For those of us who questioned how hard the White House and its congressional allies would fight for health care reform, the answer is here. The devil remains in the details, of course, but in the last couple of days Barack Obama has put Republicans and conservative Democrats alike "on notice": Get on board or get left behind.
This week’s big news is that Sen. Ted Kennedy’s Health, Education, Labor and Pensions Committee passed its version of a reform bill—including the president’s public plan—on a party line vote. They shrugged and accepted several GOP amendments (I haven’t yet read anything that considers the amendments consequential) and called it a bipartisan effort.
Kennedy’s HELP has been the counterpoint to Sen. Max Baucus’ stalled Finance Committee, where Baucus has thus far failed to convince Republicans and moderate Dems to support some form of a public option to compete against existing private plans. The HELP bill now stands as a tangible threat—if Baucus doesn’t move something soon, this becomes the primary Senate bill.
The bill requires every American be covered—through an employer, through Medicaid/Medicare or by purchasing as an individual. It then provides subsidies to make buying insurance affordable and introduces a public plan as one option inside a regulated marketplace, what’s been called a health insurance exchange. Subsidies go to families making less than four times the poverty level—about $88,000 for a family of four—according to AP. Adds the WASHINGTON POST:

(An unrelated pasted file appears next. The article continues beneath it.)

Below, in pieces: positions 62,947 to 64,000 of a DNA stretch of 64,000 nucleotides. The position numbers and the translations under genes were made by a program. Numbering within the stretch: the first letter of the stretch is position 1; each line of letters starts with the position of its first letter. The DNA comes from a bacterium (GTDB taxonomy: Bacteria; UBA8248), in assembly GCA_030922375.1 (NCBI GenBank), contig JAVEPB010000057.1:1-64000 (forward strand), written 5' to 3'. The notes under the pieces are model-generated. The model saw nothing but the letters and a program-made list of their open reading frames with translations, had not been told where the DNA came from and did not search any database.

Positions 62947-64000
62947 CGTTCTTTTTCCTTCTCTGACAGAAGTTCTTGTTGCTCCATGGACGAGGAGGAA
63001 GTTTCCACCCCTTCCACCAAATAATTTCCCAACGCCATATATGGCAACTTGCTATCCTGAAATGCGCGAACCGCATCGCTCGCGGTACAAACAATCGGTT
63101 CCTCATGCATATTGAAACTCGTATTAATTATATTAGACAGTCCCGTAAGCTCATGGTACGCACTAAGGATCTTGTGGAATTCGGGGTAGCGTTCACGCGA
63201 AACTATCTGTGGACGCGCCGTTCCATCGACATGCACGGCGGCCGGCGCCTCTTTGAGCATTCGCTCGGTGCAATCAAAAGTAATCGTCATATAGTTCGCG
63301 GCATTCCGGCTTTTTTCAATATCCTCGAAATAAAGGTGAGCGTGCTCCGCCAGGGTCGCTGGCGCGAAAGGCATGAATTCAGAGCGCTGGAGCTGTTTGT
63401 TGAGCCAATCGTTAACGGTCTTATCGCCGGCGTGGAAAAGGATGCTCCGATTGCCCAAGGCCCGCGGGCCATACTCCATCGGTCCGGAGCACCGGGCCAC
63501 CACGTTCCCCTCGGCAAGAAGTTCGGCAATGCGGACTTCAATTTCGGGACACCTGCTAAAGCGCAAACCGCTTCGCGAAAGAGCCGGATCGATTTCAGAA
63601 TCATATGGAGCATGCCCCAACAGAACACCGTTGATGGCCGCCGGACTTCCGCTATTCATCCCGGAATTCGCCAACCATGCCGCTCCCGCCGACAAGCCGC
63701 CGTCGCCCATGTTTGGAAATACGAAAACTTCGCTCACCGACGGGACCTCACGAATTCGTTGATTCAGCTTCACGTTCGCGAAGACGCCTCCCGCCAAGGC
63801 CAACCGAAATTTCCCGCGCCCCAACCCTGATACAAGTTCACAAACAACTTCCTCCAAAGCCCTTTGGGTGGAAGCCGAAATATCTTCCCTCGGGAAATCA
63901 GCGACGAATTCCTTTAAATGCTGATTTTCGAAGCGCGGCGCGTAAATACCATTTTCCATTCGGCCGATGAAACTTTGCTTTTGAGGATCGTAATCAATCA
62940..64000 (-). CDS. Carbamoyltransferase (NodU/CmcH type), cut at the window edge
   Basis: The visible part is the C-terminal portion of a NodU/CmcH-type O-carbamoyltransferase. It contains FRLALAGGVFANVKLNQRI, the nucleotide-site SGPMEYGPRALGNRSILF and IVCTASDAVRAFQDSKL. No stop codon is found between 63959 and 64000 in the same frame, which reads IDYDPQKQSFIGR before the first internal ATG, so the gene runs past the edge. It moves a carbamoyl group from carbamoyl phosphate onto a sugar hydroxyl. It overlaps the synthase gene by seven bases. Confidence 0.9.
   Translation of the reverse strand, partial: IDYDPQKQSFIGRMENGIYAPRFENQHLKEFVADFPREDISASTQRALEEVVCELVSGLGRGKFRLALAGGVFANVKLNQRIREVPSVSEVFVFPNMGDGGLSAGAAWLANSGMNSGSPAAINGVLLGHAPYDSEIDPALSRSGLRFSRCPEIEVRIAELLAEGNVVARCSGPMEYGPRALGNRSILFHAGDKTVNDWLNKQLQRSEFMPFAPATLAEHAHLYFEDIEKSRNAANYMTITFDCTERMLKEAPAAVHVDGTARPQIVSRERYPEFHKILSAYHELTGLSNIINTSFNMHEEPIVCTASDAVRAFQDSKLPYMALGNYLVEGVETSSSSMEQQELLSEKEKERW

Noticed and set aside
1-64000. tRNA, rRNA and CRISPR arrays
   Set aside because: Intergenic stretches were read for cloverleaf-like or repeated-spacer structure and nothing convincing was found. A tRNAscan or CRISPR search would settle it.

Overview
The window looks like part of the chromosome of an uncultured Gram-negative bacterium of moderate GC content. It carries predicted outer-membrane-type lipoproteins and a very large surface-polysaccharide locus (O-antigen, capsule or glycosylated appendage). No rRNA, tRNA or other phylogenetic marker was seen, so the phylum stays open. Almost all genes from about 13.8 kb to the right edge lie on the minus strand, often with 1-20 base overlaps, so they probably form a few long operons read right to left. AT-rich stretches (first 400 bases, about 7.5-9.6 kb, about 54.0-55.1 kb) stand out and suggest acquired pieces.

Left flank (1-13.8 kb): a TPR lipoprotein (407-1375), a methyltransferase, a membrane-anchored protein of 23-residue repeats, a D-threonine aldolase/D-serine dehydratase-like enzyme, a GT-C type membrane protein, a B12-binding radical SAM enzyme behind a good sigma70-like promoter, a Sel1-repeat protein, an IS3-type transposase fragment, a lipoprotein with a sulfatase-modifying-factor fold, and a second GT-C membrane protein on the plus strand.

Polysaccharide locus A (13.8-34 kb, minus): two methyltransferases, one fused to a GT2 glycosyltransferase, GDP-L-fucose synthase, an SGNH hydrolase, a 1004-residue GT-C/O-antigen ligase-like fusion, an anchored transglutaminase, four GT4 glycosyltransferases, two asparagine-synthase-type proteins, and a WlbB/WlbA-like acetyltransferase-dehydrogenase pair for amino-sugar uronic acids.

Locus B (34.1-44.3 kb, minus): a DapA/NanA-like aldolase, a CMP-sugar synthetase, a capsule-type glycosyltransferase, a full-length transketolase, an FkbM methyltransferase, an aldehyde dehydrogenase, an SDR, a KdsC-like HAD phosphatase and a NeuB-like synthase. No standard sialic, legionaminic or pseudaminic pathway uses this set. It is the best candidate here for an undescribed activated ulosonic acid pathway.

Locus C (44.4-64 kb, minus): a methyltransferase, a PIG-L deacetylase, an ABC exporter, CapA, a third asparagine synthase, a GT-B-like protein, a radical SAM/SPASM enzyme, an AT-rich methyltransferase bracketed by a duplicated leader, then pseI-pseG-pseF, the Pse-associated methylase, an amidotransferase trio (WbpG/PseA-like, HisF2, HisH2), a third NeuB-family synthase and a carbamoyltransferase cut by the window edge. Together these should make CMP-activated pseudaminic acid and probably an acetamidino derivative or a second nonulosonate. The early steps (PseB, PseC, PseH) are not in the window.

Under the legislation, most businesses would be required to offer insurance to workers or pay a $750 annual fee per full-time employee. Companies with fewer than 25 employees would be exempt from the mandate.
Politically, just as important as the HELP bill is a DNC ad campaign launched today. According to CNN, the 30-second spot will urge viewers in eight states with key senators in both parties to call Capitol Hill. The ad doesn’t name names, but the message is pretty damn clear. (The eight states are Arkansas, Indiana, Florida, Louisiana, Maine, North Dakota, Nebraska and Ohio.) Moreover, both David Axelrod and Rahm Emanuel have said plainly in the last couple of days that the White House is perfectly content with a party line vote. Here’s the TV ad:
Meanwhile, three House committees released a bill yesterday that they’ve drafted in concert. As Ezra Klein points out, this is huge news politically for a couple of reasons. First, the confusing cacophony of proposals that came out of various committees during the 1994 reform effort helped doom it; no such dissention on the House side this time. Second, the committees’ unity greatly strengthens the House’s negotiating hand when it comes time to reconcile its bill with whatever the Senate passes, which will almost certainly be less ambitious.
Already, the House bill appears to take a bigger swing than even the Senate HELP version. Klein’s your best journalistic source for the House bill’s policy weeds (he hadn’t yet posted on the Senate bill’s details at this writing, but look for it). But Igor Volsky in Think Progress’ WONK ROOM also makes an important point. He notes that the House version is less shy about using Medicare’s negotiating advantage with providers than the Senate HELP bill, and it’s thus more likely to truly bring down costs.